Euphorbia Lactea Cristata
Asplenium Victoria - Asplenium Nidus, Bird Nest Fern Plant
The Bird's nest differs from many in appearance because of it's spear like shaped leaves rather than feather or palm like fronds. The leaves (have a brown mid-rib and wavy margin) grow up to about 2ft long from a rosette of fronds where new leaves appear when the plant is producing new growth.
Care level: The two main conditions to provide well is enough humidity and to protect the leaves from direct sunlight (they become scorched), although some sunlight is ideal for them. If a person has sufficient living space and can follow the straight forward care instructions below, anyone can grow and maintain them.
Temperature: Room temperatures between 65-75ºF (18-24ºC) are ideal, and no lower than 55ºF (13ºC).
Light: Most books and guides will agree that bright light without direct sunlight should be provided. However, providing some direct sunlight is great for the Bird's nest fern to grow well, but you need to only provide some morning or a small amount of pre-sunset. The fronds can become pale or have scorch marks on them if the sun is too hot. During the winter the sun is much less harmful to the plant.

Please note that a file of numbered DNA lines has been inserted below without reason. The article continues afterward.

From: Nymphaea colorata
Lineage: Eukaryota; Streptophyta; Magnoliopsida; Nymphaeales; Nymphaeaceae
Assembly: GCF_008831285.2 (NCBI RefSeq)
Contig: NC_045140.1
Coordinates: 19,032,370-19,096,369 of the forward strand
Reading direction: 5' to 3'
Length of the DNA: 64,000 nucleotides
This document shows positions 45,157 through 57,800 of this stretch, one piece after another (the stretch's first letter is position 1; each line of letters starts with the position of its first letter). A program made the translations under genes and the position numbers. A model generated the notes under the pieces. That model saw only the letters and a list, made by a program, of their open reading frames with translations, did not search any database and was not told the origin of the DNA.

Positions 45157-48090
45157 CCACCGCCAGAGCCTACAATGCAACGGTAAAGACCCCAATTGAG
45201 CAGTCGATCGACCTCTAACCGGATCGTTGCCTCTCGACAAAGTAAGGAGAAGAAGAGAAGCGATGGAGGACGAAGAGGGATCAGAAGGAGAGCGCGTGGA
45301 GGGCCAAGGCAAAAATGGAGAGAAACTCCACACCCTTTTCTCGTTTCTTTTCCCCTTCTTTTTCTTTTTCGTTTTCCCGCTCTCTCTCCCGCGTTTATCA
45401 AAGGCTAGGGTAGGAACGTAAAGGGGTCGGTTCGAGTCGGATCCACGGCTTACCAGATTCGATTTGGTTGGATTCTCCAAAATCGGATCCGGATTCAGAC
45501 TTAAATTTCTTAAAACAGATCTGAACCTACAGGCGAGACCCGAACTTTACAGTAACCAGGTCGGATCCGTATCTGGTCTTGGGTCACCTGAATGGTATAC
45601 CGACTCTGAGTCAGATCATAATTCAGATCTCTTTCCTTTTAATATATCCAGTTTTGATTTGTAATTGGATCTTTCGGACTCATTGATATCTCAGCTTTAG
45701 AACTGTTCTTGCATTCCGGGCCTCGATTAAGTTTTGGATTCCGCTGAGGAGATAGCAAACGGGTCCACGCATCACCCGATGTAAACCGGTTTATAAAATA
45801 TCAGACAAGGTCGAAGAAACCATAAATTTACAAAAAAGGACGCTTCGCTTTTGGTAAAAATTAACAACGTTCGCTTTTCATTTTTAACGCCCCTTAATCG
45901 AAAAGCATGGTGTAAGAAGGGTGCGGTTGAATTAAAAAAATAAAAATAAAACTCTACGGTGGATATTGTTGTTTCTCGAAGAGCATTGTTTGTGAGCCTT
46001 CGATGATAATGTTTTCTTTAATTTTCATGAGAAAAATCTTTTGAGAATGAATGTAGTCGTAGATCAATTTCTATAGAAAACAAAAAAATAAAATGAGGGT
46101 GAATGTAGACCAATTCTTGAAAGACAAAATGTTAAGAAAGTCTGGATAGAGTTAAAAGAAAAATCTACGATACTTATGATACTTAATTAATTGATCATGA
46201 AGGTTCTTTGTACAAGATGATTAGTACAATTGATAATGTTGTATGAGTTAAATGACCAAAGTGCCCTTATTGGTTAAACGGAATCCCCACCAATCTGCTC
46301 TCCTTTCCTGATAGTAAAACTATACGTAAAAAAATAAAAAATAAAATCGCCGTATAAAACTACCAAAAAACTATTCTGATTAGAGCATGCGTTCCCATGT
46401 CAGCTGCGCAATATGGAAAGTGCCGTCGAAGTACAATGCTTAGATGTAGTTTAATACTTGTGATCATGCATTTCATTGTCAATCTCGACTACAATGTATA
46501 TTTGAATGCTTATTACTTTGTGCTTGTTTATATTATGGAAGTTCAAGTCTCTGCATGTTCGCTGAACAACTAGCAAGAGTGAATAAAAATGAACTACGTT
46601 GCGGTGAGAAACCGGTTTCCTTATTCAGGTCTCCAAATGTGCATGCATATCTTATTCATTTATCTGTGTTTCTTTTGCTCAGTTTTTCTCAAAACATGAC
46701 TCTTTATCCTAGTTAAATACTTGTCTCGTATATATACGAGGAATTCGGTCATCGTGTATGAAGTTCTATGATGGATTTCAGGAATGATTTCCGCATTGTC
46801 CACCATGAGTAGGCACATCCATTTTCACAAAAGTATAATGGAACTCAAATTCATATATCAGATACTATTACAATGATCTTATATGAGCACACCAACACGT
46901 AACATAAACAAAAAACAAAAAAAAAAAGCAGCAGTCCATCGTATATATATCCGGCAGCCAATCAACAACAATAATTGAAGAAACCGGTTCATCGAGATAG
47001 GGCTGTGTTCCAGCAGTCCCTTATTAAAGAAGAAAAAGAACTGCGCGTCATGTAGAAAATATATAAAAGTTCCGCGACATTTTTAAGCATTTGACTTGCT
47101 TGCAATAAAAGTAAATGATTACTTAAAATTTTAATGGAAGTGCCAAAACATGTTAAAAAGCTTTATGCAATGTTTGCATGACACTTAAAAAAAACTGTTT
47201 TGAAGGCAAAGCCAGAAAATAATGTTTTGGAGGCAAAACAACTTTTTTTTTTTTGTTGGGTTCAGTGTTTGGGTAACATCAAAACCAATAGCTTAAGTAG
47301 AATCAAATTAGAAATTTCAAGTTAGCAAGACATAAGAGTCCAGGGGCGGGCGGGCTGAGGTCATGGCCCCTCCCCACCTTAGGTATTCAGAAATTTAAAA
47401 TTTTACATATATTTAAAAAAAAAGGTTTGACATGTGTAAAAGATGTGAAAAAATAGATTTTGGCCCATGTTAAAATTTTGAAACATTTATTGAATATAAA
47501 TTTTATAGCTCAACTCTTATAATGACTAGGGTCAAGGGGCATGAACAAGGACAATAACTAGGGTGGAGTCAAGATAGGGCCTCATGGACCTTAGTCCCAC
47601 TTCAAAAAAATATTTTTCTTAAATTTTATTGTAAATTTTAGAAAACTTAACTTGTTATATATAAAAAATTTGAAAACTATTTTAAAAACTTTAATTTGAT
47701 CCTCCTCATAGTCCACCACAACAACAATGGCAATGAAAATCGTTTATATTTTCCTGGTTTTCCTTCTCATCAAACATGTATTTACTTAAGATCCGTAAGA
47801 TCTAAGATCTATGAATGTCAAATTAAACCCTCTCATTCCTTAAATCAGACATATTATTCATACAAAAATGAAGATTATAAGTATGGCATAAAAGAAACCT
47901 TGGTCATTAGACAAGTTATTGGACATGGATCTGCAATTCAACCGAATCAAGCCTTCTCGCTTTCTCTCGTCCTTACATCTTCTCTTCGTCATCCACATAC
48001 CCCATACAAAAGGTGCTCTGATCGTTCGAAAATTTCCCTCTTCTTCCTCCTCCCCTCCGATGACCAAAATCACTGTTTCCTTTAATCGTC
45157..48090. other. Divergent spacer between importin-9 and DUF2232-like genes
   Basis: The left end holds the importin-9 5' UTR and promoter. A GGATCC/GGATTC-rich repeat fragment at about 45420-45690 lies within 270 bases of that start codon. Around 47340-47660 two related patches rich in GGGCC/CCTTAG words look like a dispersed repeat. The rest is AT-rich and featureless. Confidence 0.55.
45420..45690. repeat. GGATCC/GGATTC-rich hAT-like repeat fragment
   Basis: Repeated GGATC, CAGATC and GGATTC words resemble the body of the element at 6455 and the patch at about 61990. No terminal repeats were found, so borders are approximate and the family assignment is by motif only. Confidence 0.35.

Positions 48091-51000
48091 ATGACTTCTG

Watering: This is a species that loves it's soil to remain moist at all times, but not soggy. Water around the edge of the center rosette to avoid the water becoming stagnant in the center, which may cause rot.
Soil: A peat based potting mix is required. 2 parts peat and 1 part perlite (maybe a little less) is one mixture that will be fine. A peat based mixture with organic material is also good.
Fertilizer: From April - September feed the plant with a weak diluted fertilizer every 2 weeks to encourage new growth and healthy looking leaves.
Re-Potting: The Asplenium nidus does not need a pot change very often because it's roots are very small. Once every 2 years is advised for a mature species and once a year while it's young. These do not generally have a problem with becoming root bound, but have more of an issue with staying stable in the pot - this is because the roots are small and they're usually attached to a tree making their own mount. Watch out to see if the plant is becoming unstable and move to a larger pot if it is.
Humidity: Humidity may need to be improved if it becomes low and the plant is showing signs of being affected by dry air. You can improve the humidity by standing the plant in a humidity tray, a tray of peat moss or use an electronic humidifier.
Propagation: These are propagated by spore sowing which is very difficult for the average indoor grower to carry out. Many ferns can be propagated by division, not this species though.